Dogs like to explore, so it’s a good idea to dog proof your home in order to make it more pet-friendly.
You can start by keeping wiring and electricals out of reach, as well as choking hazards, dangerous objects and cleaning products.
Outside space is important for your dog – even more so if you have more than one - as your pet needs somewhere to go to the toilet and quickly stretch its legs.
But keep in mind that the garden can be a dangerous place for dogs, with poisonous substances such as slug pellets, rodent killers and even toxic plants.
The conservatory might seem a great home for a dog, but you should never keep a dog in a conservatory. On sunny days, it’s a bit like leaving your pet in the car as the temperature could soar to dangerous levels.
Your pet should have constant access to clean drinking water as it can become ill very quickly if it is dehydrated.
It should also be fed at least once a day, with the appropriate and correct amount of food. Dogs shouldn’t eat human food. Chocolate is particularly bad for dogs, as are onions, grapes, raisins, sultanas and currants.
Also, try to limit the treats, however much your dog begs. An overweight dog is not a healthy or happy dog.
A dog is required by law to wear a collar that displays the owner’s name and address when it is in a public place. Under the new micro-chipping law, all dogs and puppies must be micro-chipped and registered by the age of eight weeks (BlueCross, 2018).
Experts recommend that your dog has somewhere quiet to rest and sleep. It’s worth choosing a bed that can easily be cleaned to control pet hair, fleas and dirt.
It’s a good idea to take your pet’s sleeping style into consideration when choosing a bed
- whether they sprawl, curl up or lean against something while they sleep. If your dog likes to spread out, measure your dog and add 6-12 inches to give your pet pooch more room (Buddy Rest, 2018).
You might even want to give your dog a couple of options – a cosy box bed for the winter, for example, and a lighter bed for the summer months.
Ideally, no adult dog should be left alone for more than four hours (Petcube, 2019). If it’s unavoidable, try to arrange for a trusted friend or neighbour to pop round and, if possible, take the dog for a walk.
Some dog owners can watch their pet from work with a pet camera, others leave the radio on as the human voices can offer the dog reassurance. The RSPCA also advises owners to leave a light on if they do not expect to be back until after dark.
According to PDSA Paw Report, 2018, 89,000 dogs are never walked. If your dog isn’t active, it will quickly put on weight and its health could suffer. You should therefore aim to take your pet for a walk at least once a day.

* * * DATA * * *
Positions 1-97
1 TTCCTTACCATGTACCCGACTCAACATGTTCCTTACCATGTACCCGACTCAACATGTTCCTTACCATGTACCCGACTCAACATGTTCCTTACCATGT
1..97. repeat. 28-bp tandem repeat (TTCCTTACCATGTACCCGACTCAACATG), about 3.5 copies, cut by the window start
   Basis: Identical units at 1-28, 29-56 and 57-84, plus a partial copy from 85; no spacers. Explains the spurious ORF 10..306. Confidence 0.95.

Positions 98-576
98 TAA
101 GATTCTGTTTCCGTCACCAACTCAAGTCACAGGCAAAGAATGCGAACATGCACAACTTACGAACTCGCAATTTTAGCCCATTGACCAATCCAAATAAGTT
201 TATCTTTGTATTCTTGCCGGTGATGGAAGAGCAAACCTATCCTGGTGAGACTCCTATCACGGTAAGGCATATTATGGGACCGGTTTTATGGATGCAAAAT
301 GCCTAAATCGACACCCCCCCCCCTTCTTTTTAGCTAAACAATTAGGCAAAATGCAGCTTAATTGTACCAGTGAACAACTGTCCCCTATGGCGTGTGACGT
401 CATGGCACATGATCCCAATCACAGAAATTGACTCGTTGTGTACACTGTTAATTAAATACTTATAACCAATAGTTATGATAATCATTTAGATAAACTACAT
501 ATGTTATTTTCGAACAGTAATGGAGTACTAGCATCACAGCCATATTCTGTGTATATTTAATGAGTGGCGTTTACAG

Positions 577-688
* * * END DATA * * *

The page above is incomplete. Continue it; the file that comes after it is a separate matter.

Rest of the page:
Taking your dog to a park or a wood to run off the lead is a great opportunity for it to get some real exercise. Watch your dog carefully though as some dogs will eat rocks and sticks that can get caught in the digestive tract or cause choking.
It’s important to have an appropriate pet insurance policy to cover your dogs for any illnesses, ailments and accidents.
When at home, dog toys are a good way to stimulate and occupy your dog. Your pet should also have something to chew on when it’s quiet, perhaps in its basket.
Take care with chews and toys though as they can also disintegrate and end up in your dog’s tummy. Look instead for special chews at the pet store.
Be careful with your dog around babies and children. Babies make sudden and unfamiliar movements or sounds which can cause your dog to snap. Children, too, do not always understand that a dog does not want to be hugged or kissed – or have its tail pulled.
There is no reason why a dog cannot live perfectly happily with children, but you need to carefully manage the introductions - and never leave a baby or young child alone with a dog.
If your dog displays behavioural problems, such as chewing random objects, persistent barking or inappropriate toileting then it might be suffering from separation anxiety or boredom or something could be lacking in their diet. So it’s worth investigating the causes. Note that puppies will also chew when they are teething.
Animal organisations offer lots of information about teaching your dog to cope with separation anxiety, or you could call in a qualified behaviour expert if the problem persists.
The Association for the Study of Animal Behaviour (ASAB) accredits Certified Clinical Animal Behaviourists (CCAB) and its website has lots of information: (www.asab.org). Alternatively, there’s the Association of Pet Behaviour Counsellors (APBC) at www.apbc.org.uk